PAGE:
Marine Funeral Director Sees Calling in Helping Others


Gunnery Sgt. William J. Dixon, the Marine Corps funeral director, comforts the family of former Marine Sgt. Michael Isky during Isky's funeral, March 19. (Photo: Jennifer Hlad)
Gunnery Sgt. William J. Dixon, the Marine Corps funeral director, comforts the family of former Marine Sgt. Michael Isky during Isky's funeral, March 19. (Photo: Jennifer Hlad)

ARLINGTON, Va. (April 22, 2010)—Six burly Marines wait in the sun as Gunnery Sgt. William J. Dixon parks his government minivan at Arlington National Cemetery. The Marines rode over in a bus, standing so they wouldn't break the crease in their starched white trousers.

On this warm March day, the ninth anniversary of the beginning of the war in Iraq, these Marines will carry the flag-draped caskets of two of their fallen brothers. Then, the body bearers will neatly fold the flag and give it to Dixon.

As he kneels before the grieving mother, wife, father or son—the folded flag in his hands—Dixon will look into her or his eyes and speak slowly, emphasizing each word.
On behalf of the President of the United States, the commandant of the Marine Corps, and this grateful nation, please accept this flag as a symbol of your loved one's dedication to his country and his Corps.

Presenting that flag is one of the most difficult things a Marine ever has to do. Dixon does it 800 times a year.

Dixon, 38, is the funeral director for Marine Corps Barracks Washington. For four years, he has directed every Marine funeral—retired, veteran and active-duty—in the Washington region. He has buried congressmen, generals and Medal of Honor recipients. He has buried veterans of Guadalcanal, Iwo Jima, Chosin, Hue City and Fallujah. He has buried Marines he served with and Marines half his age.

It's a job Dixon says he was born to do.

Dixon has been around funerals his whole life. His father's family has been in the business for more than 50 years, and he said he "always dreamed of being a funeral director."

"I grew up in church. And in the black community, a funeral home is very closely connected to the church," Dixon said. "This is something that interested me, to bring a spiritual side to the funeral business. ... Me being a godly young man growing up, I felt that this was my calling."

Dixon is the only person in his family to have served in the military. On the first day of high school, his homeroom teacher asked the students to write what they wanted to be when they grew up. Dixon wrote "funeral director and Marine."

But it was his wrestling abilities that initially caught the eyes of recruiters. Dixon joined the Marine Corps shortly before Operation Desert Shield as a motor transport operator and a member of the All-Marine Wrestling Team.

Dixon's family didn't have the money to send him to school for his mortuary science degree, so he figured he could wrestle and earn money for college as a Marine.

But he also felt the pull of what Marine recruiters call "the intangibles." Brotherhood. Adventure. Discipline. Honor. Courage. Commitment.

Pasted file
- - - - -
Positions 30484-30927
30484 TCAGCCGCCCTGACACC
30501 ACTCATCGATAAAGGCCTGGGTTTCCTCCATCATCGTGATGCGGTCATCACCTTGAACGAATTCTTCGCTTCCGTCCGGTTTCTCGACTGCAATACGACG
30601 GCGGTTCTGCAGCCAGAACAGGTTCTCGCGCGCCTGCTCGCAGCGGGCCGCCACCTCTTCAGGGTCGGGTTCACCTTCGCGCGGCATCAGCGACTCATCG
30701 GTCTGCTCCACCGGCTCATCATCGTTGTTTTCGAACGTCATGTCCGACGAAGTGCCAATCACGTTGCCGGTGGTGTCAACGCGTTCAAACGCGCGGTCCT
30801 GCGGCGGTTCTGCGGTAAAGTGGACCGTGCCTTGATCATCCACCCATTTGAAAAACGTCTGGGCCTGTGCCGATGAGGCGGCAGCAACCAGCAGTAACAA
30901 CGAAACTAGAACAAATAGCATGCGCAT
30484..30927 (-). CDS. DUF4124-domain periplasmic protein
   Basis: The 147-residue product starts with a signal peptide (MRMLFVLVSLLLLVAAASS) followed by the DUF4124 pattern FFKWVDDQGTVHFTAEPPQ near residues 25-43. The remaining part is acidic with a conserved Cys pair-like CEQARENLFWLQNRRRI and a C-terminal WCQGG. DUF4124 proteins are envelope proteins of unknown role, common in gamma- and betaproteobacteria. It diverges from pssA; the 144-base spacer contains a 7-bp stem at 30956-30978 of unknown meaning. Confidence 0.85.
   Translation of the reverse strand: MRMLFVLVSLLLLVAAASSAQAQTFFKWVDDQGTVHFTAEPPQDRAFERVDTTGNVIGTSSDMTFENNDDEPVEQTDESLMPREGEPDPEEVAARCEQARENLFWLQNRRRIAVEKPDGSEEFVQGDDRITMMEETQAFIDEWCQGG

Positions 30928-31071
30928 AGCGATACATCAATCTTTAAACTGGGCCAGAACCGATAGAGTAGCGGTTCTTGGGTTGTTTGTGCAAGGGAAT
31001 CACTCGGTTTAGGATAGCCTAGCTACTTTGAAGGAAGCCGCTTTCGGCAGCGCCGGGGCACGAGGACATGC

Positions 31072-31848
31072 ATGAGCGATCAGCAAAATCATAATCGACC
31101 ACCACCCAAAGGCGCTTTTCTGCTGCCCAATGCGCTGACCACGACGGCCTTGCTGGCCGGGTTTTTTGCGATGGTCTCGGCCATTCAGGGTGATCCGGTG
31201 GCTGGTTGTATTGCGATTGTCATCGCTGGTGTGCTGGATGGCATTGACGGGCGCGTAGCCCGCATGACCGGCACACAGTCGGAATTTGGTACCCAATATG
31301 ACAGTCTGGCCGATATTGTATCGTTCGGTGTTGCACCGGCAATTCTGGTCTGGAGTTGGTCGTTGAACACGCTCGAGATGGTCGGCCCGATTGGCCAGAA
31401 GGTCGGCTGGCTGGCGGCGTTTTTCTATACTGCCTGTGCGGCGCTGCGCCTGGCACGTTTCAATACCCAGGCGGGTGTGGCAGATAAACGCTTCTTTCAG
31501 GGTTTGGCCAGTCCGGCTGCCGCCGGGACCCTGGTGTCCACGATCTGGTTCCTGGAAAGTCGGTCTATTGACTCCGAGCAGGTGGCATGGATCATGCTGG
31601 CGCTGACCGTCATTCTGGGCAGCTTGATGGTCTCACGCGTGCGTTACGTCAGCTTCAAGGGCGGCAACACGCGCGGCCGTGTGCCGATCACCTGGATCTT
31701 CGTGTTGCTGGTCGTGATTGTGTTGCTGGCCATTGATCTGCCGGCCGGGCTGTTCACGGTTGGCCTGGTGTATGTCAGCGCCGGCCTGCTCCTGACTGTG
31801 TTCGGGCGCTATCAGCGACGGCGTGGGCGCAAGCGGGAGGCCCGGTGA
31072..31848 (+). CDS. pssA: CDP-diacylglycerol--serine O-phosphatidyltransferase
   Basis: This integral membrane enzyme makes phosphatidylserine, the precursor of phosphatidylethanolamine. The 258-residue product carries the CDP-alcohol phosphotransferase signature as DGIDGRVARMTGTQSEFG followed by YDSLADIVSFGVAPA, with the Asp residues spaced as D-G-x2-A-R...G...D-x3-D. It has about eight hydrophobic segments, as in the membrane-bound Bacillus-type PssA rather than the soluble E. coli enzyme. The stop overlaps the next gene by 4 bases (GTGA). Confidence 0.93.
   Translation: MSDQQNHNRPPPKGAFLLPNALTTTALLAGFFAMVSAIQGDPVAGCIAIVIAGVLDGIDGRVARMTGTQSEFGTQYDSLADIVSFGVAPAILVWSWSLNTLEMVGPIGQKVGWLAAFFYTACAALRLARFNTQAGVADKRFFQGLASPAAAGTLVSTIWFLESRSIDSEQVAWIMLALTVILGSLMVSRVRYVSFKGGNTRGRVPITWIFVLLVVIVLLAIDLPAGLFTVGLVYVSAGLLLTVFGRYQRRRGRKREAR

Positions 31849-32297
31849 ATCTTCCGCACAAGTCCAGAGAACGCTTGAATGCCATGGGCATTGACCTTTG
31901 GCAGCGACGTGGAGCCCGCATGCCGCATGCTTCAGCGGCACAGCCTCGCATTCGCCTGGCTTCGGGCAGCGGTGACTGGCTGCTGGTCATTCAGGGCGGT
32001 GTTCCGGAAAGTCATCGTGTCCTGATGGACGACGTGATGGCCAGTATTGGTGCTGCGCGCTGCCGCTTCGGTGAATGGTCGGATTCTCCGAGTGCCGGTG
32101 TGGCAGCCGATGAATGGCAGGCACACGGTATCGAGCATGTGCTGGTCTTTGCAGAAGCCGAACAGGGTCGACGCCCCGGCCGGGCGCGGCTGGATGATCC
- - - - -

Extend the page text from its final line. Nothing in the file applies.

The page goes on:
Less than two years after enlisting, Dixon deployed to Kuwait with Marine Wing Support Squadron 273, the Sweathogs, out of Marine Corps Air Station Beaufort, S.C. His unit supported the helicopters that brought in troops, artillery and ammunition.

"I was a kid; it was scary," Dixon said. "We were the closest wing unit to the battlefield in history."

Other deployments would follow, including one to Norway, where he earned an Arctic Service Ribbon and a few to Korea when he was stationed in Okinawa, Japan. He took online classes on nights and weekends, and earned his mortuary science degree in 1997. In January 2003, he went back to the Persian Gulf, leading reserve Marines from 6th Motor Transport Battalion into battle in Iraq.

"Shock and awe" began in March of 2003. President Bush declared victory that May. Dixon returned home in July, knowing that troops were still engaged in ground combat and "victory had not been accomplished."

Two years later Dixon returned to Iraq, this time with 2nd Combat Logistics Battalion. He was in charge of combat airfield operations at Al Asad air base. At the end of his tour, he heard the Marine Barracks was looking for a funeral director.

Now, Dixon coordinates and directs all Marine funerals in the capital region, including those at Arlington National Cemetery and the U.S. Naval Academy. He also coordinates funerals in other parts of the country for generals, Medal of Honor recipients and other dignitaries.

On a typical day, Dixon wakes before dawn at his home in Laurel and works out at 4:30 a.m. The 5-foot-5-inch man with seemingly boundless energy gets through most of his day on bottled water, maybe an occasional Red Bull energy drink. Frequently, his only meal is dinner.

But one unseasonably warm Friday in March, he wolfed down a hamburger at his desk while burning through paperwork and dealing with a constant string of phone calls. Around noon, he changed into his often-worn, but immaculate, dress blue uniform and walked quickly to the van, bemoaning the lack of hours in the day.

"I feel like a quarterback going to the Super Bowl," said Dixon, who grew up near Indianapolis and wears a silver Colts horseshoe ring with his uniform. "Every one of these funerals, I have to get my heart and mind prepared."

Sometimes there are six funerals in a day. This day, there were two.